Scientific Information Bulletin (SIB) Addresses Food Science Issues 

 FOOD FRAUD PREVENTION

November 7, 2016 - The International Union of Food Science and Technology (IUFoST) today released its latest Scientific Information Bulletin (SIB), which addresses the evolving food industry focus on Food Fraud. The purpose of this IUFoST SIB is to provide an introduction to the issue, a review of incidents, the fundamentals of prevention and insights into the optimal role of Food Science and Technology. This SIB presents the latest authoritative science on emerging and headline food science issues. It is produced by IUFoST experts for legislators, consumers, food science departments and the more than 300,000 members of IUFoST Adhering Bodies worldwide.

Food fraud is one of the most active global food industry and regulatory issues. Food companies and agencies are being held accountable by consumers and agencies for food fraud prevention, regardless of a traditional focus on public health risks. Beyond the potentially catastrophic economic impact of a recall or manufacturing shut-down, corporate officials are being held personally criminally liable for incidents. For these and many reasons discussed in the SIB, there has been an intense focus on food fraud research and specifically on prevention. 

Food fraud is illegal deception for economic gain using food. The broad types of incidents include adulterant-substances (including dilution, substitution, concealment, etc.), tampering, theft, diversion or gray market, over-runs or unauthorized production, and simulations and intellectual property rights counterfeiting. While the greatest health hazard is usually from adulterant-substances and counterfeits, reducing the fraud opportunity is the most efficient focus for prevention of the fraud act by a human actor.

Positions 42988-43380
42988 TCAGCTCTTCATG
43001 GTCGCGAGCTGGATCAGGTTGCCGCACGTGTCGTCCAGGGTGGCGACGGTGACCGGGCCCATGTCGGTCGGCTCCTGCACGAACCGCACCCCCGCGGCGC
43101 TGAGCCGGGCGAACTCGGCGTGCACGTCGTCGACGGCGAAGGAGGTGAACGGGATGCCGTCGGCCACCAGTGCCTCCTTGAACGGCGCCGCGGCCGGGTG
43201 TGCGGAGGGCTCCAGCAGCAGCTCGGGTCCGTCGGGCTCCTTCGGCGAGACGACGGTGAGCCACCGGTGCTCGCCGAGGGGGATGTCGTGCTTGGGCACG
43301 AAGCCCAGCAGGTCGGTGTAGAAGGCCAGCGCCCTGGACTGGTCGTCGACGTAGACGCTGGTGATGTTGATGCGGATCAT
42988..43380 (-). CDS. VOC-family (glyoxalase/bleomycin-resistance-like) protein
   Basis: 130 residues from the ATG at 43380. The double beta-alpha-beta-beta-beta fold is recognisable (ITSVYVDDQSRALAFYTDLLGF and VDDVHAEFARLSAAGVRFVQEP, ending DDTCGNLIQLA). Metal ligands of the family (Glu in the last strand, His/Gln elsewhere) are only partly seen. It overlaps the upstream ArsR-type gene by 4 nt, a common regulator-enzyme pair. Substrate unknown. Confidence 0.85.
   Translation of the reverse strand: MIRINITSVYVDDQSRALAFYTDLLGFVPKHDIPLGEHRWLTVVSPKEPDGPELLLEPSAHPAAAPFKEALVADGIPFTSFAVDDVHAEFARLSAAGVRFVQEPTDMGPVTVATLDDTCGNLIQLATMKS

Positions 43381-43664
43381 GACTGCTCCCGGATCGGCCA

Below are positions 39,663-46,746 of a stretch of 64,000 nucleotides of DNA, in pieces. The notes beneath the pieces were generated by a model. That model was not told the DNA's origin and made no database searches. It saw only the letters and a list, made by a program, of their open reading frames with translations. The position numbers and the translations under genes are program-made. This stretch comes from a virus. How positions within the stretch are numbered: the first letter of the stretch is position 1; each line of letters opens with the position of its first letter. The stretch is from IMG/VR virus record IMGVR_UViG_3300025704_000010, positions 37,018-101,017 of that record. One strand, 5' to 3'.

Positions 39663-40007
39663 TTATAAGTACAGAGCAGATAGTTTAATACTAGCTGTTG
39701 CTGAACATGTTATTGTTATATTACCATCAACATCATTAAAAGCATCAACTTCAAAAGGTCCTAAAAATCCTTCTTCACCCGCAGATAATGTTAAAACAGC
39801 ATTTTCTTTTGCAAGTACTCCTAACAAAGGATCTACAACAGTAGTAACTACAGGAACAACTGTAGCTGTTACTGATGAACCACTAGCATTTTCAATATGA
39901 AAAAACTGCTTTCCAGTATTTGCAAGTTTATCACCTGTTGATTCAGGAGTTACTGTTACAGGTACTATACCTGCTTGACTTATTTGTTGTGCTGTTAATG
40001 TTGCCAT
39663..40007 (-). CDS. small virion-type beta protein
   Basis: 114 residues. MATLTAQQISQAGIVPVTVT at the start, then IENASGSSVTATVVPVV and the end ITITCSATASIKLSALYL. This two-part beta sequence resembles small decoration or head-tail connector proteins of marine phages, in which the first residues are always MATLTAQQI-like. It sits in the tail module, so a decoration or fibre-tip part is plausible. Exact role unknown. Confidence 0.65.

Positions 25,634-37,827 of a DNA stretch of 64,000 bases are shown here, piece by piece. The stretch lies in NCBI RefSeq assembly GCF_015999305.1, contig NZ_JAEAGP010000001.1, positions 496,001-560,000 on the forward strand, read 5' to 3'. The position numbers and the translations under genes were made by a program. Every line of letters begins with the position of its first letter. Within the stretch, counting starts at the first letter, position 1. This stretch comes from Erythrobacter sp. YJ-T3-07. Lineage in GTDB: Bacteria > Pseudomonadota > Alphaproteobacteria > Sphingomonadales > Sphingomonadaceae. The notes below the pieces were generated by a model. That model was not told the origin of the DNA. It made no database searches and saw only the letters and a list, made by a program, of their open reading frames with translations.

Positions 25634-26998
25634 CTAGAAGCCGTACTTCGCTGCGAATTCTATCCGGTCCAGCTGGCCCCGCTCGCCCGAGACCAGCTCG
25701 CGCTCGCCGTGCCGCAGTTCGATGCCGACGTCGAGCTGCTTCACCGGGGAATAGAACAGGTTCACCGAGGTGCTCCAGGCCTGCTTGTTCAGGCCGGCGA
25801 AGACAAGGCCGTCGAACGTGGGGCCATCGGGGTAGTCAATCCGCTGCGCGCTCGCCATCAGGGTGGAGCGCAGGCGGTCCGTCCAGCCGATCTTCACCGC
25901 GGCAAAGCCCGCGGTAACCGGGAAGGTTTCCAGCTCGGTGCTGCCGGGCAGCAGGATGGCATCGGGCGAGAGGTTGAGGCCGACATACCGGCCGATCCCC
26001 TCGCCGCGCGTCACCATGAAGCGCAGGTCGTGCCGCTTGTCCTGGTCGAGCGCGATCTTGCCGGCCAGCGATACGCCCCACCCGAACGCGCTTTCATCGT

In its review of incidents, the SIB notes the lack of a strategic or holistic approach to fraud prevention and the global megatrends that have led to food fraud becoming a more recognizable threat. How food is determined to be safe and its impact on the goal of preventing, rather than catching, food fraud is discussed, as is the need for an interdisciplinary approach to understanding fraud opportunity.  Criminology and business fraud theories are also applicable to Food Fraud prevention and are addressed in the SIB along with regulatory and business food fraud prevention strategies. 

The SIB concludes that Food Fraud Prevention is complex not only in the analytical methods of detection but also in the interdisciplinary applicable theory. The traditional detection and alert systems often do not detect food fraud because there is usually no health hazard. Of the three key actions in reducing fraud opportunity - detection, deterrence and prevention - the first step should be consideration of how to prevent and how to reduce it. The role of food science and technology will be in developing the specific tests and methods that prevent food fraud and, most importantly, in taking a holistic, all-encompassing view of Food Fraud Prevention.

Download and read the complete SIB here

This SIB was prepared by John Spink, MS, PhD, Director of the Food Fraud Initiative, Assistant Professor in the College of Veterinary Medicine, Michigan State University, on behalf of and approved by the IUFoST Scientific Council. For more information, contact secretariat@iufost.org.